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Cat. No. CHAN 9804 Price: £0 No. of discs: 1
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CHAN 9804 - Latin Impressions
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Available From: 16 March 2000
Turina received his musical training in both his native Seville, Madrid – where he met De Falla with whom he went to Paris where they both studied. It was Albeníz who urged Turina to incorporate Spanish folk idioms into his works, advice that Turina took seriously. The Serenata, Op. 87 was written during his mature period when he was professor of composition at the Madrid Conservatory.

Villa-Lobos was initially influenced by the late Romantic and Impressionist schools, and by the music of Rimsky-Korsakov and Stravinsky, and in Paris where he studied, he son the admiration of Messiaen. Incorporated into his works are Brazilian folk, popular, indigenous and children’s music. The Fantasia for Saxophone and Chanber Orchestra (1948) was written in the last phase of his productive career.

Guanieri belongs to the generation that succeeded Villa-Lobos. His earliest works established him as one of Brazil’s greatest musical hopes. Like those of Villa-Lobos, his work in all genres bear the neo-classical stamp, while being infused with the rhythms and melodic inflections of the Brazilian folk idiom.

It was Astor Piazolla who instigated the tango revival. He was torn between his love for the tango and his love for classical music. It was Nadia Boulanger (with whomnhe nstudied) who, on hearing him play the bandoneon during an informal gathering, convinced him to return to the tango. On his return to Buenos Aires in 1956 he founded the orchestra which revolutionised the tango through a fusion with other musical styles like jazz or, as here, European classical music.

Goas’s Impressión nocturna (1937) – in effect a serenade for strings – is a mature work belonging to the spirit of the great Romantic and Expressionist serenades. The work was written during the civil war and exudes a sense of profound sadness.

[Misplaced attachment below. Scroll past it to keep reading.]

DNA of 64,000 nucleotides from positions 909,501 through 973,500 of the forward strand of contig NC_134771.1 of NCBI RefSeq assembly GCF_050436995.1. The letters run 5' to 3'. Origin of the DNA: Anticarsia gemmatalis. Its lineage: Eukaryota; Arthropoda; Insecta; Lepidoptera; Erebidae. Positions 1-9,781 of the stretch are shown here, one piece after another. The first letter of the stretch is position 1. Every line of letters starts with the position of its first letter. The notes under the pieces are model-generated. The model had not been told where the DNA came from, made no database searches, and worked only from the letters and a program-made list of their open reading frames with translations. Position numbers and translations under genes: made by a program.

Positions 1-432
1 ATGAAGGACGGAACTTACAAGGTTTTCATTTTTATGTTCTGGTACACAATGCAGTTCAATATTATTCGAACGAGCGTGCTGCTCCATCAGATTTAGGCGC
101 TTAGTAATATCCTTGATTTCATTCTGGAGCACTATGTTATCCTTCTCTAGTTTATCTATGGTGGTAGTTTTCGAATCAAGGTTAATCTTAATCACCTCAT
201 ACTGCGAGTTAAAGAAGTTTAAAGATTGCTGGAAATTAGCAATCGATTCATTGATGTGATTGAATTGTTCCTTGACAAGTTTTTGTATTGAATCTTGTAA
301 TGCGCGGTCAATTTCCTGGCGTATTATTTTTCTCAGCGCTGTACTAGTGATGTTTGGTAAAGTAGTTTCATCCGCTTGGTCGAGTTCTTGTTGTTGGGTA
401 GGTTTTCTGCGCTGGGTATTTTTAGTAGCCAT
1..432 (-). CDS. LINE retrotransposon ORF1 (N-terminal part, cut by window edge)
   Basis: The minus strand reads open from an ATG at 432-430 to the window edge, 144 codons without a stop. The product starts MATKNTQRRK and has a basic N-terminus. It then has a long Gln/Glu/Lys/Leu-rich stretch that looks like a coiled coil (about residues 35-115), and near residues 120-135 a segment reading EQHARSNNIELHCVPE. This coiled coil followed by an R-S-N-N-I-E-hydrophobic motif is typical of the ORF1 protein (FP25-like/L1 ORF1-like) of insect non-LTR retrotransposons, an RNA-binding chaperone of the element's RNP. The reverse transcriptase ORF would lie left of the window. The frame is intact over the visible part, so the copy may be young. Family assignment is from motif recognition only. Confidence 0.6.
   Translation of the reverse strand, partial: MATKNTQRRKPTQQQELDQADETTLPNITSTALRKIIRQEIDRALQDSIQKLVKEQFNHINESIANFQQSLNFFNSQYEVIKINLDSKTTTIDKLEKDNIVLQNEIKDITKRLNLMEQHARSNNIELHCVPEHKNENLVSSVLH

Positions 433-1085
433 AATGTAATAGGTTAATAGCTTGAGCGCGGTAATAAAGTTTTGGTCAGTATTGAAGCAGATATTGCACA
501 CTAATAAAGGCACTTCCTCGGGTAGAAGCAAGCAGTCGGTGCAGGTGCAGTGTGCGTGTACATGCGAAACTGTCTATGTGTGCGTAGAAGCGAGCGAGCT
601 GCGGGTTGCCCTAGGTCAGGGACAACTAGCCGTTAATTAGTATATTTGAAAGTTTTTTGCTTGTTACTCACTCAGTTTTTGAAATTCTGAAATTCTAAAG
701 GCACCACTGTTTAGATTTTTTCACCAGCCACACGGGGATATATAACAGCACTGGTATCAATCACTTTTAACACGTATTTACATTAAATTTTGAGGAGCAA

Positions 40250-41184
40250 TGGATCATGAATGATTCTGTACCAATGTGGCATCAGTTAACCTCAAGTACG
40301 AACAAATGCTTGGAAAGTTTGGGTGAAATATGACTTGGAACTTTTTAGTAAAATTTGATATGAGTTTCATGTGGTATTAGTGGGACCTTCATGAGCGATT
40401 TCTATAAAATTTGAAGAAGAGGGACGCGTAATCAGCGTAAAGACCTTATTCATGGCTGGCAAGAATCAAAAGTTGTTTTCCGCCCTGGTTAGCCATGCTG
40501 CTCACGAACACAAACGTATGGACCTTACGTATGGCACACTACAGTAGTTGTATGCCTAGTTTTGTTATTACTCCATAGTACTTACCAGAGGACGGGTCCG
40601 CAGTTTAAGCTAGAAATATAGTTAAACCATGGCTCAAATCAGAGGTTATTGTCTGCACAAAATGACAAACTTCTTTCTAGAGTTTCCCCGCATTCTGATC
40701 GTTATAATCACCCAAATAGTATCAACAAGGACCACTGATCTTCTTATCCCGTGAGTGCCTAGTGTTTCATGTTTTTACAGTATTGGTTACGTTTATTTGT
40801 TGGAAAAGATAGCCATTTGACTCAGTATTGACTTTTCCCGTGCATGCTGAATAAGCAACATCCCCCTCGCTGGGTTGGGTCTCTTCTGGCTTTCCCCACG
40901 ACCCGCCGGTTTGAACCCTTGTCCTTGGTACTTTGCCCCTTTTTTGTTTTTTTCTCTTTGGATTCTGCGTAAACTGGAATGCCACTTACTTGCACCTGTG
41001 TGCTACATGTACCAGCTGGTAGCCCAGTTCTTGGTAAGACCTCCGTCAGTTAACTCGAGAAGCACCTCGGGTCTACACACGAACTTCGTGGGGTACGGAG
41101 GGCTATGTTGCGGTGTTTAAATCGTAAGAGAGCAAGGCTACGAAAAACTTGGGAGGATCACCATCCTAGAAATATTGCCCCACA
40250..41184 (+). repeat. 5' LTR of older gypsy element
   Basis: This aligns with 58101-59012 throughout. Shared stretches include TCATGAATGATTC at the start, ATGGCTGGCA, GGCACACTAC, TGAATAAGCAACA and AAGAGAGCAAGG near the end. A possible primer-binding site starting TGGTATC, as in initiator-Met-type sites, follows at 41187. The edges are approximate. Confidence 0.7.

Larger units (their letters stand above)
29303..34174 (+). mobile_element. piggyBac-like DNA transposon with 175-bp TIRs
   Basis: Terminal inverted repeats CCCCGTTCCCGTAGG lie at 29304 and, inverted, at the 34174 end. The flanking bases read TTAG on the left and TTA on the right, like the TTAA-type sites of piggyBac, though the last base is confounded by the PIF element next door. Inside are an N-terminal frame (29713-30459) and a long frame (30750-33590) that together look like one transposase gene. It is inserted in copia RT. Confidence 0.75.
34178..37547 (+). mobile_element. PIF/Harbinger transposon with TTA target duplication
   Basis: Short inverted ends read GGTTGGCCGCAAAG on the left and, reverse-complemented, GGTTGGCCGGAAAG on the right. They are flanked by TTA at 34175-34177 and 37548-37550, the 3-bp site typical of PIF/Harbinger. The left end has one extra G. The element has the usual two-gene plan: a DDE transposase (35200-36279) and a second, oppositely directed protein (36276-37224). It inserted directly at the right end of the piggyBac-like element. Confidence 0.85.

Until the end of the 1950s, Braga Santos largely subscribed to the Neo-classical aesthetic of English composers such as Ralph Vaughan Williams and William Walton, who were at that time widely acclaimed in Portugal. From the 1960s he went further in exploiting chromaticism and in exploiting the limits of tonality and atonality. The Concerto in D major for Strings is from his earlier period.
Turina received his musical training in both his native Seville, Madrid – where he met De Falla with whom he went to Paris where they both studied. It was Albeníz who urged Turina to incorporate Spanish folk idioms into his works, advice that Turina took seriously. The Serenata, Op. 87 was written during his mature period when he was professor of composition at the Madrid Conservatory.

Villa-Lobos was initially influenced by the late Romantic and Impressionist schools, and by the music of Rimsky-Korsakov and Stravinsky, and in Paris where he studied, he son the admiration of Messiaen. Incorporated into his works are Brazilian folk, popular, indigenous and children’s music. The Fantasia for Saxophone and Chanber Orchestra (1948) was written in the last phase of his productive career.

Guanieri belongs to the generation that succeeded Villa-Lobos. His earliest works established him as one of Brazil’s greatest musical hopes. Like those of Villa-Lobos, his work in all genres bear the neo-classical stamp, while being infused with the rhythms and melodic inflections of the Brazilian folk idiom.

It was Astor Piazolla who instigated the tango revival. He was torn between his love for the tango and his love for classical music. It was Nadia Boulanger (with whomnhe nstudied) who, on hearing him play the bandoneon during an informal gathering, convinced him to return to the tango. On his return to Buenos Aires in 1956 he founded the orchestra which revolutionised the tango through a fusion with other musical styles like jazz or, as here, European classical music.

Goas’s Impressión nocturna (1937) – in effect a serenade for strings – is a mature work belonging to the spirit of the great Romantic and Expressionist serenades. The work was written during the civil war and exudes a sense of profound sadness.

Until the end of the 1950s, Braga Santos largely subscribed to the Neo-classical aesthetic of English composers such as Ralph Vaughan Williams and William Walton, who were at that time widely acclaimed in Portugal. From the 1960s he went further in exploiting chromaticism and in exploiting the limits of tonality and atonality. The Concerto in D major for Strings is from his earlier period.
Reviews

‘Turovsky paces convincingly, not missing Handel’s breadth of sonority and moments of expressive grandeur. This now becomes our first choice for this wonderful music.’
The Penguin Complete Guide on CHAN 9004-6 (Handel)

‘…splendidly performed… an absolute knockout. Recommended with enthusiasm.’
Gramophone on CHAN 9434 (Ginastera/Villa-Lobos/Evangelista)

‘Yuli Turovsky and his Montreal group play superbly, with real feeling for the music and obvious pleasure in it.’
American Record Guide on CHAN 9662 (Verdi & Variations)

 

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